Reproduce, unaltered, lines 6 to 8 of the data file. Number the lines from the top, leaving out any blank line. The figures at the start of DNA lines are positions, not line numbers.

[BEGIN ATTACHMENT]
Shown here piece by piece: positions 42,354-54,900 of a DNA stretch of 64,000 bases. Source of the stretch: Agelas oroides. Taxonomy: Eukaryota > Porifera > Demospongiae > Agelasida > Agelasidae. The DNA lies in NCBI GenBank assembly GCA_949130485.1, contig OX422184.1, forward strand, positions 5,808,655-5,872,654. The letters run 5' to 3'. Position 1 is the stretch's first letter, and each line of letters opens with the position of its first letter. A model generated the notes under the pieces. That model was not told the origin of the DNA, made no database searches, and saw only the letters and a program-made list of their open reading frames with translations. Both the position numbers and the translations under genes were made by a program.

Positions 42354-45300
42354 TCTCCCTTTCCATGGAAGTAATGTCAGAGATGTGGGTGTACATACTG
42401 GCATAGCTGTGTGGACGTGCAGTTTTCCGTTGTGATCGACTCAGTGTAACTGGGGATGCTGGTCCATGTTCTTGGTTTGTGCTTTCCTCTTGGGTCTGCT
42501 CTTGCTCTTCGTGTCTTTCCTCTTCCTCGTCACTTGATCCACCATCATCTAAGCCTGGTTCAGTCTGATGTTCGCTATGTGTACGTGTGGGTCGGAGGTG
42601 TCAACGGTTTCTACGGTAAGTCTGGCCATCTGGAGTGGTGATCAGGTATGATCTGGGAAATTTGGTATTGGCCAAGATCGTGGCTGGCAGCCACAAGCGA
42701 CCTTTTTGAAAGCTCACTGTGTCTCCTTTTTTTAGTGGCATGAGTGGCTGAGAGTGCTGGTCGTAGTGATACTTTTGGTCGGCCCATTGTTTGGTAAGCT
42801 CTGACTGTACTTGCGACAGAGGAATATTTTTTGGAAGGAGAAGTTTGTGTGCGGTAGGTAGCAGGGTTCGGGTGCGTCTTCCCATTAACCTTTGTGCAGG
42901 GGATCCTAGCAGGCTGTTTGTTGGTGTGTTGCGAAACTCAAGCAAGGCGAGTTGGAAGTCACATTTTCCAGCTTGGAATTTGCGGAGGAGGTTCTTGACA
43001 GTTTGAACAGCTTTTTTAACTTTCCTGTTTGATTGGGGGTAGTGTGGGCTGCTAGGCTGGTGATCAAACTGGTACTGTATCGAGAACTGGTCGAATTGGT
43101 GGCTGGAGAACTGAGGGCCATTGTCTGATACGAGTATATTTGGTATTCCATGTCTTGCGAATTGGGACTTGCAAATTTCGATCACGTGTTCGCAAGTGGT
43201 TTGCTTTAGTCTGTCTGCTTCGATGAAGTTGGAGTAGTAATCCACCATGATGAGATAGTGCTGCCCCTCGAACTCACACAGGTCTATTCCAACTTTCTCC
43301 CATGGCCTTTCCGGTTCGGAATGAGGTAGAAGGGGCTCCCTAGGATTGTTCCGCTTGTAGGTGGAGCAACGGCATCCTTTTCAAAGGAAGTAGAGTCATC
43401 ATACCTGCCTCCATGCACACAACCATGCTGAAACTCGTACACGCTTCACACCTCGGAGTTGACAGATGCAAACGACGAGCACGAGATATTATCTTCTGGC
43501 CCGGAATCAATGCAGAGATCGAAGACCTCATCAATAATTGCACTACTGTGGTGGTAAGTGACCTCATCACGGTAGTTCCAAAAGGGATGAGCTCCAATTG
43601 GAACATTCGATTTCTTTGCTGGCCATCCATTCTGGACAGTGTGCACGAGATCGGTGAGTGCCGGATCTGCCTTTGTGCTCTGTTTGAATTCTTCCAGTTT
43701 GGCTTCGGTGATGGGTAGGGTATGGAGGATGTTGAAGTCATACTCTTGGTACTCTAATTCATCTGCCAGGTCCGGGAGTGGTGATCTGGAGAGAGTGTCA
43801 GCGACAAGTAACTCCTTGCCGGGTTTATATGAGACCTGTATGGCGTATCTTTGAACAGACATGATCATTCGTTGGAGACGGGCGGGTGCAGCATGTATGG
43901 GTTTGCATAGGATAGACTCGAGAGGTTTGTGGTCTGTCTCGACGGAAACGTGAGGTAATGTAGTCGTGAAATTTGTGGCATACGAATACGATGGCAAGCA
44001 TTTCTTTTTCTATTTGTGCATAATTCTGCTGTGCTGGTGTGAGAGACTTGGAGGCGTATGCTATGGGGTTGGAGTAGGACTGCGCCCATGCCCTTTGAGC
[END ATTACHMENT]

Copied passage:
42601 TCAACGGTTTCTACGGTAAGTCTGGCCATCTGGAGTGGTGATCAGGTATGATCTGGGAAATTTGGTATTGGCCAAGATCGTGGCTGGCAGCCACAAGCGA
42701 CCTTTTTGAAAGCTCACTGTGTCTCCTTTTTTTAGTGGCATGAGTGGCTGAGAGTGCTGGTCGTAGTGATACTTTTGGTCGGCCCATTGTTTGGTAAGCT
42801 CTGACTGTACTTGCGACAGAGGAATATTTTTTGGAAGGAGAAGTTTGTGTGCGGTAGGTAGCAGGGTTCGGGTGCGTCTTCCCATTAACCTTTGTGCAGG